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This is the robot I made : RT2Robot_Trains.zip



WARNING: This is infected with Trojan horse SHeur4.ANVH


My computer is now infected (and I haven't even run the EXE). I am fighting a disinfection war. All users delete! (and need I say, take down the upload).

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outofmage your file got flagged as having a possible virus. I used https://www.virustotal.com/ to analyze it and 6 of the 47 came back with a warning. Based on this Norton article it might have just been a false positive. I'm guessing it is the Chinese framework you've used that is causing this. Is it possible to re-upload without that part of it?

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Sorry guys, but you can relax.

This framework is somehow too powerful, because it will take control of your mouse and keyboard, my own computer's anti-virus software will give me a warning when I use it. 

Since only I can trust my own program, it's a pity you may not be able to use mine. Deleting it should have no affect to your computer, you can relax, jeff.

Gobalopper, I have to rely on this framework because without it, the source code is meaningless.

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Aha... Then the hard-to-delete "infected" file thrown into my Windoze temp folder might have been an artifact left behind after my anti-virus software interrupted the unzip. Even after I set its permissions to let me delete it, I was denied permission, which got me a little excited :(


Fascinating video. Did you need to insert small pauses in the script to give the GUI time to change frames? How did you terminate the loop so that you didn't wrap to train 1? I'd still enjoy reading the source code if it's at all English-readable. I think most of us could script an engine replacement app using something like Autohotkey or some other GUI tester for windows. In one of my jobs in the 90's, I did a number of GUI-automation scripts using GUI-test program called QA Partner. It was great fun. I couldn't afford pro software like QAP, but there are some open-source tools around.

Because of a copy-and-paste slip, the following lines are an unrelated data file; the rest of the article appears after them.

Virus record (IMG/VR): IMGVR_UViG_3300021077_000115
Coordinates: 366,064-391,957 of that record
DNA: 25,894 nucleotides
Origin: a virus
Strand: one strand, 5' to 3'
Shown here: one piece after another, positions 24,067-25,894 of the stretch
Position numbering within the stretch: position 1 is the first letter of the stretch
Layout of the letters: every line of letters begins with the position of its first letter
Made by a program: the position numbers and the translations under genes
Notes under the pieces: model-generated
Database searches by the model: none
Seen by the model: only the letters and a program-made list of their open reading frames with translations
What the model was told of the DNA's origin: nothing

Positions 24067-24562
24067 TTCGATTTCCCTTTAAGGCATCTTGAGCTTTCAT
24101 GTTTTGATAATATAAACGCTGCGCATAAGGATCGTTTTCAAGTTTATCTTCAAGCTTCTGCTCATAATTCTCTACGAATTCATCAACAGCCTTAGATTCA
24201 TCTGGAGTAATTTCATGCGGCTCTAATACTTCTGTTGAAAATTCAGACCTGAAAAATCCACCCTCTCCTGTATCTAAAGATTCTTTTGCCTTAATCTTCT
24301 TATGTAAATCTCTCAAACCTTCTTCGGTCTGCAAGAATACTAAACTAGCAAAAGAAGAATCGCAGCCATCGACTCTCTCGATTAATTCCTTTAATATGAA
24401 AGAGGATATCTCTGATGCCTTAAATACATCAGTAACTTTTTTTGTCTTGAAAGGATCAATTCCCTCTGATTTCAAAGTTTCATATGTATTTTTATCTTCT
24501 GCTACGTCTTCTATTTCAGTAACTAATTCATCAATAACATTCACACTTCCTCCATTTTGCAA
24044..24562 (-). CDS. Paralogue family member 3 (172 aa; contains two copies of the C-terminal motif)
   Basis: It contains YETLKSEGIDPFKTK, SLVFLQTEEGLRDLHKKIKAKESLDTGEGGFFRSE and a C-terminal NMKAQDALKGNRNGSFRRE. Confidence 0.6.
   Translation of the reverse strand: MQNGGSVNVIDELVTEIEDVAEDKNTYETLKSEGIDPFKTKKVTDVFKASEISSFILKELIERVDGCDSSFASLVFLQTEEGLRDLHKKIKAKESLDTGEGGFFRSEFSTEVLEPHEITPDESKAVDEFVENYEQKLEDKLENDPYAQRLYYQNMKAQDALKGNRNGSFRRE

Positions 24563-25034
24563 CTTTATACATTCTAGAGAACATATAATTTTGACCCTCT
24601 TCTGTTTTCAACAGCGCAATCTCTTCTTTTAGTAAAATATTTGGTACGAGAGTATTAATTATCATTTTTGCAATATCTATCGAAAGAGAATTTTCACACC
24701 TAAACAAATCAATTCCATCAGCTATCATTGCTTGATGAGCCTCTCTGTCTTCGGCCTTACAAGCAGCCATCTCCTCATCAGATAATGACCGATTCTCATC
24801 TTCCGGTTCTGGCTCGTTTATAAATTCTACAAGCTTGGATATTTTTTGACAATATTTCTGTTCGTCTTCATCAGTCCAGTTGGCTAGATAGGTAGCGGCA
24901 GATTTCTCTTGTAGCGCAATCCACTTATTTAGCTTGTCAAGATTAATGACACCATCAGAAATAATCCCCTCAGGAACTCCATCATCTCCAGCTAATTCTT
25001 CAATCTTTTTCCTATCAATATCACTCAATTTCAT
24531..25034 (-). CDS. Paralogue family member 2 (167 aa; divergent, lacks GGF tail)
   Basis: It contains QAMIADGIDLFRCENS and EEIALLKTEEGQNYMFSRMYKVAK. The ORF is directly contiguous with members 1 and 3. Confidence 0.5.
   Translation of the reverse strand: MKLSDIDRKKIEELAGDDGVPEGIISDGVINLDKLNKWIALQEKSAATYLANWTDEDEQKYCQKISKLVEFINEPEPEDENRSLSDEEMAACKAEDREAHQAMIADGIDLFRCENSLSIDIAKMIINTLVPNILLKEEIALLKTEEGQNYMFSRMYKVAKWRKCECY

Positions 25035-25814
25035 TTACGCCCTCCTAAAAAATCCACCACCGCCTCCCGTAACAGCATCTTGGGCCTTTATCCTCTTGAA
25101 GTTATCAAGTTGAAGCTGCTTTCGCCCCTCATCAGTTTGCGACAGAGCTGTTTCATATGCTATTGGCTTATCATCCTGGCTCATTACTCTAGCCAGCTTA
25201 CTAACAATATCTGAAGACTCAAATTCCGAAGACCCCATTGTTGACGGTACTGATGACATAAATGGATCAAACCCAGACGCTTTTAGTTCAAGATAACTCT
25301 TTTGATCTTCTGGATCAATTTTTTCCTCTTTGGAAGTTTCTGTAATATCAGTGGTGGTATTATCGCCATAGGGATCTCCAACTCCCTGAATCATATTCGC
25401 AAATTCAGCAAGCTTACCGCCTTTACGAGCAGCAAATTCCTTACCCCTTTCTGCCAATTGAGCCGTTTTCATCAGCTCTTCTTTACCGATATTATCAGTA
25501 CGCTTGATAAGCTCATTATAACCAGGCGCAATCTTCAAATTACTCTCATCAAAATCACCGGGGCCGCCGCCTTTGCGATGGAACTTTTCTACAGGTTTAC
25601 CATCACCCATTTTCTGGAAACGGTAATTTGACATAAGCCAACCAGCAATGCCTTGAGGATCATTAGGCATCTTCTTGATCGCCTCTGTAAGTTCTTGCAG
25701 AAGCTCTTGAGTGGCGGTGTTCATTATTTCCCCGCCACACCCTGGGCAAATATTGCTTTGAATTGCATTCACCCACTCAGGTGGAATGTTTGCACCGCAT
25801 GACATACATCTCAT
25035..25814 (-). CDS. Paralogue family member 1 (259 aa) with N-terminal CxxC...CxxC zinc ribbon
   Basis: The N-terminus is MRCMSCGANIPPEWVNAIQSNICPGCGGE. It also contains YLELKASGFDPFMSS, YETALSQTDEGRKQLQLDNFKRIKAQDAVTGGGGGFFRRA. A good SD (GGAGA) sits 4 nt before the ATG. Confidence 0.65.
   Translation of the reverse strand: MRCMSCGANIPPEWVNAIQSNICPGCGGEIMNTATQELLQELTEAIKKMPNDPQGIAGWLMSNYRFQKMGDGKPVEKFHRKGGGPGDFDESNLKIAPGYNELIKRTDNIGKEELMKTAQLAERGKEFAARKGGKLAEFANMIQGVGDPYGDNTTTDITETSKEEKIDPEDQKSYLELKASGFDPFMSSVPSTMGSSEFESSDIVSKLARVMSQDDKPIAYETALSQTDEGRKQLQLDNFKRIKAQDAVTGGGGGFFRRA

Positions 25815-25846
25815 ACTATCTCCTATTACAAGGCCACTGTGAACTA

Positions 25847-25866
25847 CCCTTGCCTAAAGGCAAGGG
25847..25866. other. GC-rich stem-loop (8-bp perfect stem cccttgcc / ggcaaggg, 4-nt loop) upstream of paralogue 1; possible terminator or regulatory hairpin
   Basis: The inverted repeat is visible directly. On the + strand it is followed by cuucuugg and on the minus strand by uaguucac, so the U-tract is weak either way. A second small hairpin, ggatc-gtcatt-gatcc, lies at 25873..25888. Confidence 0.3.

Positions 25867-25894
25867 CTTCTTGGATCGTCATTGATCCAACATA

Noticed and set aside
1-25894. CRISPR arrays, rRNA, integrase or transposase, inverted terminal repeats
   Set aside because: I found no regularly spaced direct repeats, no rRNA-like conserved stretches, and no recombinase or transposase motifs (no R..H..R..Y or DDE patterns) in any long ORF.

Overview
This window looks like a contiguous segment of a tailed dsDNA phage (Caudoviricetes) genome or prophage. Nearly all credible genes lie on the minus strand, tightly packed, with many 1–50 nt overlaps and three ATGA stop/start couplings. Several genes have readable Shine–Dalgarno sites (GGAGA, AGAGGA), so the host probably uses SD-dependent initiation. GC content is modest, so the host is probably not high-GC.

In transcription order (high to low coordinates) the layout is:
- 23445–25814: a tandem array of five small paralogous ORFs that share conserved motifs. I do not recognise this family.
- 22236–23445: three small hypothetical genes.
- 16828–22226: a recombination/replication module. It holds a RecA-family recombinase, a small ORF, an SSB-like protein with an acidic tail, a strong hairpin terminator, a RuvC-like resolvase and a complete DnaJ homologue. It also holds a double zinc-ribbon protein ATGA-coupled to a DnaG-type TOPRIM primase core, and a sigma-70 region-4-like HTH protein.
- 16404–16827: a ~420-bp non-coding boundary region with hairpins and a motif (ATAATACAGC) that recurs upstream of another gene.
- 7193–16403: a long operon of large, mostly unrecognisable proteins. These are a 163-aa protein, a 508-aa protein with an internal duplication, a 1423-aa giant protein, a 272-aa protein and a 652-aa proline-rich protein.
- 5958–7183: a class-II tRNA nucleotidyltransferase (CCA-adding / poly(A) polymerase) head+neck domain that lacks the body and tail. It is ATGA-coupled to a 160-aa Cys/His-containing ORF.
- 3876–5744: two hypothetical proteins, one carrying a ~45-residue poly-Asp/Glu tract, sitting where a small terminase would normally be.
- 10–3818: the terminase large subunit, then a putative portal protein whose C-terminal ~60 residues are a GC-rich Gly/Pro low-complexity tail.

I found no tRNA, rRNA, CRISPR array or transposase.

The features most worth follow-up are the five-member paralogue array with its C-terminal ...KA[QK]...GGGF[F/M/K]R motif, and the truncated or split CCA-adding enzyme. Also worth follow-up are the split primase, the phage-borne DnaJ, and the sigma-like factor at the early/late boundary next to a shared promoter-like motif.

What a GUI test engine does is generate Windoze "messages" as if the cursor were moving, the mouse clicking, and the keyboard stroking. These messages flow through Windoze just like the stimuli you would normally generate with your hands. Windoze passes the messages to apps in both raw and interpreted forms. The app you're testing (or in our case, automating) receives a steady fire-hose of messages (including tons of raw cursor-hover updates; and every mouse-click is broken down into a button-down and button-release before it is ever interpreted by the OS as a click or dbl-click). If you can rely on certain controls always being at certain coordinates, then mouse-click automation is as simple as scripting clicks and dbl-clicks having various fixed locations on the screen (or relative to a particular window, if you know its name in Windoze).


However, if the coordinates aren't so fixed, then you want a Windoze debugging tool that tells you what secondary messages are being generated in response to your raw input. For instance, a right-click at {211,333} could be translated by windows as a button activation, complete with the name of the button and the name of the app (and subwindow) within which the message is being sent. Armed with such codes, one can script button activations without moving the mouse (or even knowing where the buttons are). You could click on train #1 without knowing where it is on the map.


I'll take a look at GUI-test freeware for Windoze XP and see if I can find something not written in Chinese ;) Now we just need a way to solve the jammed-trains bug...


Update: AutoHotkey comes with a tool called WindowSpy that can log clicks according to coordinates and as control-activations. This is where I am going.